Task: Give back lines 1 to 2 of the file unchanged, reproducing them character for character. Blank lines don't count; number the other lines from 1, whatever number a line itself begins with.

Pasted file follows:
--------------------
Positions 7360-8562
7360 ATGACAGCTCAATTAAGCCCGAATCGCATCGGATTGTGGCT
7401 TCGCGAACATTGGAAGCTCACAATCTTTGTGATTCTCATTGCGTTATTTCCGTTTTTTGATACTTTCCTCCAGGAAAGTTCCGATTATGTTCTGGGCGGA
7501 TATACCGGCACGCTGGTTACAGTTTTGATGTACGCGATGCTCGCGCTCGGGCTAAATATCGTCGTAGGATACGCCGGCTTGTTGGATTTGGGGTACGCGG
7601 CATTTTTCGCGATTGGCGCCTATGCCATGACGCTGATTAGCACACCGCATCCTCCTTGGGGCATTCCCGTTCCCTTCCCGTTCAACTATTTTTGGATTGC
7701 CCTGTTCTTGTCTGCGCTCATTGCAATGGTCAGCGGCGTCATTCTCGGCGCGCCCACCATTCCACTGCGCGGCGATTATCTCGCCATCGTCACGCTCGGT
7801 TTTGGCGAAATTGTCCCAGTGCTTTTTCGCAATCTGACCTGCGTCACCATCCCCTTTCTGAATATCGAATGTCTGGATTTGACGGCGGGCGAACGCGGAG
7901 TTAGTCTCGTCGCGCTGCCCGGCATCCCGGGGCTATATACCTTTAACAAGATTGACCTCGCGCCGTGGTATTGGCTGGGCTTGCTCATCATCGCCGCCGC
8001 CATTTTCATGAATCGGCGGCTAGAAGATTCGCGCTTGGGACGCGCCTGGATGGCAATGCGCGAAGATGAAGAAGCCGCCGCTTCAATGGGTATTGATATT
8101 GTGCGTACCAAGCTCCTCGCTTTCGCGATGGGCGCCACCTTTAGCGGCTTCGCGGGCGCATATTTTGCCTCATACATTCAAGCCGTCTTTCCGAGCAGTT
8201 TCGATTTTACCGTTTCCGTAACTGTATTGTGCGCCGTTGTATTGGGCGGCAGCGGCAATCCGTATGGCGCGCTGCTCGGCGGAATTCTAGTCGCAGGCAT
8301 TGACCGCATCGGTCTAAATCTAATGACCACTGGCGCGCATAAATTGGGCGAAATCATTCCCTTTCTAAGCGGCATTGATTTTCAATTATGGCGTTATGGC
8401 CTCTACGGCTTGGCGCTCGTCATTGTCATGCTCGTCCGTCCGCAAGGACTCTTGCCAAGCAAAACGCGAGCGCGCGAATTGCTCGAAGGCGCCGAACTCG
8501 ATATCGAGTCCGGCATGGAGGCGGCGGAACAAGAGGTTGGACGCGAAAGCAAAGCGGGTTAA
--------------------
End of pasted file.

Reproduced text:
Positions 7360-8562
7360 ATGACAGCTCAATTAAGCCCGAATCGCATCGGATTGTGGCT